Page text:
Saturday, September 02, 2000
Officer broke with procedure, police say
By Robert Anglen
The Cincinnati Enquirer
When Cincinnati police officer Kevin Crayon reached through a car window to stop a 12-year-old driver, he was going against a cardinal rule of police training: Avoid vulnerability.
Don't get too close to a car. Don't put your hands into a window. Don't reach for a driver's license until it has passed the threshold. Don't even let your tie tip dangle over the sill.
Our policy is you don't reach into a vehicle, said Ted Schoch, director of the Cincinnati Police Academy.
That doesn't mean an officer will never have to break procedure, or that Officer Crayon didn't have good reason to do so.
I can envision several reasons why he reached into the car, Mr. Schoch said. The first being safety.
But while most officers are made to explain their actions after breaking a policy, nobody Friday could explain why Officer Crayon made the decision he did.
After he reached into the car, presumably to grab for the car keys, the 12-year-old sped away. The officer was dragged 800 feet to his death, but not before police say he fatally shot the boy.
Officer Crayon was the fourth Cincinnati officer since 1998 to become entangled in a car window while attempting to stop a suspect.
Other instances, according to police accounts:
On March 19, 1999, Officers Brent McCurley and Michael Miller stopped a motorist in Northside for driving with expired tags.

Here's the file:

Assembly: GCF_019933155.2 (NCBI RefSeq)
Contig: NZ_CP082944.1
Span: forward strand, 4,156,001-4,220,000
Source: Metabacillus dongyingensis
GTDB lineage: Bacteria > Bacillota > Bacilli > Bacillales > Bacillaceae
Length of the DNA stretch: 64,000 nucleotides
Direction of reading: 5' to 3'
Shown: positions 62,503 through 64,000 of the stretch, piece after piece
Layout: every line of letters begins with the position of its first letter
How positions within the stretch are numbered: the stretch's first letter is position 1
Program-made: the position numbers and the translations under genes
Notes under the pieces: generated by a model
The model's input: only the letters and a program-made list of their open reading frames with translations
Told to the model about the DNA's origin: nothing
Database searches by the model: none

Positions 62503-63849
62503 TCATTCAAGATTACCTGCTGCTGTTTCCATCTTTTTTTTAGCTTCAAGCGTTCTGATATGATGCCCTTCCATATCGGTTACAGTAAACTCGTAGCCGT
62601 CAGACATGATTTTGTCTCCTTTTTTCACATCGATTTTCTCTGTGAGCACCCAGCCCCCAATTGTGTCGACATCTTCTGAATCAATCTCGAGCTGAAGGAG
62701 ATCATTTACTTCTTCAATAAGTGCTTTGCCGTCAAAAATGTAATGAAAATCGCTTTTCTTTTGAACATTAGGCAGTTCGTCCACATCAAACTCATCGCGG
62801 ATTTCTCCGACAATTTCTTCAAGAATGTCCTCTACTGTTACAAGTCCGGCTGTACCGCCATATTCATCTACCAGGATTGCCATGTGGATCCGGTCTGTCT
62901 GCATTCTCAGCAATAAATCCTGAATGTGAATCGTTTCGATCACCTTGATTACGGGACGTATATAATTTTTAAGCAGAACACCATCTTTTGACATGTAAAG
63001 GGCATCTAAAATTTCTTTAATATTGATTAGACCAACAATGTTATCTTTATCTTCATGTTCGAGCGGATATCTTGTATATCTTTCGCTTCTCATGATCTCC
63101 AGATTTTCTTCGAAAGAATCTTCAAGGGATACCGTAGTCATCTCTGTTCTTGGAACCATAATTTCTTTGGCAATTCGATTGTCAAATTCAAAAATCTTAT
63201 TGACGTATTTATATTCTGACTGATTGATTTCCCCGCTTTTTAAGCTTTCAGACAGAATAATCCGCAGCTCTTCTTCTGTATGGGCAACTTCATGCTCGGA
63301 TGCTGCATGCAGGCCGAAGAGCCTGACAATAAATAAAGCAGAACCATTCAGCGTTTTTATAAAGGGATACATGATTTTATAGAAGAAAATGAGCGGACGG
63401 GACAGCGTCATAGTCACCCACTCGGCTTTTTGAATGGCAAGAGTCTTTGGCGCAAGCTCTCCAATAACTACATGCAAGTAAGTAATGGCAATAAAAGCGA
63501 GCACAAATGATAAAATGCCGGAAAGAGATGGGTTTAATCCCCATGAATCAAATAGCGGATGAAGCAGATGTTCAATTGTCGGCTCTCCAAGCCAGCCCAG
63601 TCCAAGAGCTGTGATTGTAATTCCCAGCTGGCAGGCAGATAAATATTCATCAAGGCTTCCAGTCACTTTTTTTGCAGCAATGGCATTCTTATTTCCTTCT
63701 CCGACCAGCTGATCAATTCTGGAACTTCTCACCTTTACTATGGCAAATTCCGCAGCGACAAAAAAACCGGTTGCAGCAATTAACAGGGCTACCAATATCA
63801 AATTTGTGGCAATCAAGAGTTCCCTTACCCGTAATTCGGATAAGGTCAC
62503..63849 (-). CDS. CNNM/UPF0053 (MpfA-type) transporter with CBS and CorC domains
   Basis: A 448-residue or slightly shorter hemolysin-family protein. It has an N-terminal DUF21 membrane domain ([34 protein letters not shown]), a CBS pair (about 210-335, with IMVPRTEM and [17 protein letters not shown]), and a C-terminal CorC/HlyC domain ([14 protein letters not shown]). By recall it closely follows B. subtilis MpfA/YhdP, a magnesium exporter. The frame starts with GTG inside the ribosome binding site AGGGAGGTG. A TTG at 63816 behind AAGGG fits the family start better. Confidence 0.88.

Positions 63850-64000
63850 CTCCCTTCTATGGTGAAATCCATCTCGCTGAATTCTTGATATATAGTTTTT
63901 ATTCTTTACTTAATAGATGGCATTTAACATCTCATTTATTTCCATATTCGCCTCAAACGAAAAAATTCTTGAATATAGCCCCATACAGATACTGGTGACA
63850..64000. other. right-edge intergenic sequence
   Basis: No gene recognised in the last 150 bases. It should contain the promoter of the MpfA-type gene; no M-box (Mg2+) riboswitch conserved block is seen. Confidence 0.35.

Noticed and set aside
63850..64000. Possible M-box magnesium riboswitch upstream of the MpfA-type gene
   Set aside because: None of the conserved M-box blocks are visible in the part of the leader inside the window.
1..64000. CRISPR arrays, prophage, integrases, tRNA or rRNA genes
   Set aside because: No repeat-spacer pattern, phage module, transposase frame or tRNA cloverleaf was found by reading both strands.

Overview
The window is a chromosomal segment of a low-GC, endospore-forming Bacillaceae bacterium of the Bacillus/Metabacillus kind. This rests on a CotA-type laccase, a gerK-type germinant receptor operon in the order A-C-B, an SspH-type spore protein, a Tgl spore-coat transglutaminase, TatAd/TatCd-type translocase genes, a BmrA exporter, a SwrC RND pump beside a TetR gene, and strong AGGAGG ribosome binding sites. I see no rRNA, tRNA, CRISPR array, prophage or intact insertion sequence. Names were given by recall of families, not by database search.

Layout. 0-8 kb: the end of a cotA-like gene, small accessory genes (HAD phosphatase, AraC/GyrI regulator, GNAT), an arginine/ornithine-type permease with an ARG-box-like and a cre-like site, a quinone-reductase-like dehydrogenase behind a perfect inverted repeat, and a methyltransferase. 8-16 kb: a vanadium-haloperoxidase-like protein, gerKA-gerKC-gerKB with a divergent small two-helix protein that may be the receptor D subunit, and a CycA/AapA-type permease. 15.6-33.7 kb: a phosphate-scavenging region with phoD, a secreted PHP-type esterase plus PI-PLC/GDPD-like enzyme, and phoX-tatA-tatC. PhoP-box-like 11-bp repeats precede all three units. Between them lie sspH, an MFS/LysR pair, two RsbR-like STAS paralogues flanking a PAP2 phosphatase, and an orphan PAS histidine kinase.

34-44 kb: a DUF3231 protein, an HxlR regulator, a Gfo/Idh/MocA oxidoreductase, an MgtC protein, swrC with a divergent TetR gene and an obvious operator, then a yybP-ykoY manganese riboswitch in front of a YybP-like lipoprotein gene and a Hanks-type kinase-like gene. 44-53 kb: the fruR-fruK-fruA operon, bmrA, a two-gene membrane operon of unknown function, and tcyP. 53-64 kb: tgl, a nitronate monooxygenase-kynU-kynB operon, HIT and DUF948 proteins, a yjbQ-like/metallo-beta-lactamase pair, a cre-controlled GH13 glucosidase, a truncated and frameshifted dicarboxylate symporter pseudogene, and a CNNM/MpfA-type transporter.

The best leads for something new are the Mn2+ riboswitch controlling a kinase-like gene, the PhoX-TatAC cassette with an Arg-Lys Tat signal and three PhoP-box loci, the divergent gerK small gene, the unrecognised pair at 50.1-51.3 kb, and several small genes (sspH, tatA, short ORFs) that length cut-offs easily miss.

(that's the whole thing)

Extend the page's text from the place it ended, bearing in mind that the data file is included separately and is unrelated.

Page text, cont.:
Michael Carpenter, 30, of Mount Airy, was pulled over and refused to get out of the car after failing to produce any identification.
After a shouting match, Officer Miller opened the door and tried to pull Mr. Carpenter out by the arm, but Mr. Carpenter accelerated, dragging the officer about 15 feet until his car hit a parked van.
Officer McCurley, who was standing behind the car, said he saw Mr. Carpenter reaching for something, saw the car's backup lights come on and heard the engine rev and began shooting.
He told police he thought Mr. Carpenter was trying to back over him or drag his partner. Officer McCurley fired nine shots and Officer Miller fired once, killing Mr. Carpenter.
On Nov. 6, 1998, a shoplift suspect was paralyzed by an officer's bullet after attempting to drive out of a Kroger parking lot on East McMillan Avenue.
Alerted by a store guard, Officer Daniel Carder tried to stop Timothy Blair from getting into a car. After struggling, Mr. Blair jumped in his car and swung the door shut.
Officer Carder punched through the window and tried to remove Mr. Blair. But the car started to move and the officer was dragged. He said he tried Mace before firing twice at Mr. Blair's chest. Mr. Blair slumped over and his foot hit the gas, sending the car careening into a parked van and injuring a toddler standing nearby.
While the officer was exonerated, police investigators cited him for several errors.
On Jan 11, 1998, a man pulled over for a minor traffic infraction turned out to be wanted for felony aggravated robbery.
When Officer Kelli Finn reached through the open car window, the suspect rolled up the window, trapping her hands, and accelerated. She was dragged 100 feet before getting loose and the suspect was arrested after trying to flee on foot.
While the police training says officers aren't supposed to reach into a car, city policy says they are not allowed to shoot at moving vehicles unless the driver or passenger uses a gun or weapon other than the vehicle.
Mr. Schoch said there is no special training for officers to deal with juveniles, saying every encounter needs to be treated as potentially dangerous.
Edward Latessa, chair of the criminal justice department at the University of Cincinnati, said he knows of no special training.
You don't treat one much different from the other, he said. Today, juveniles are capable of all kinds of criminal acts.
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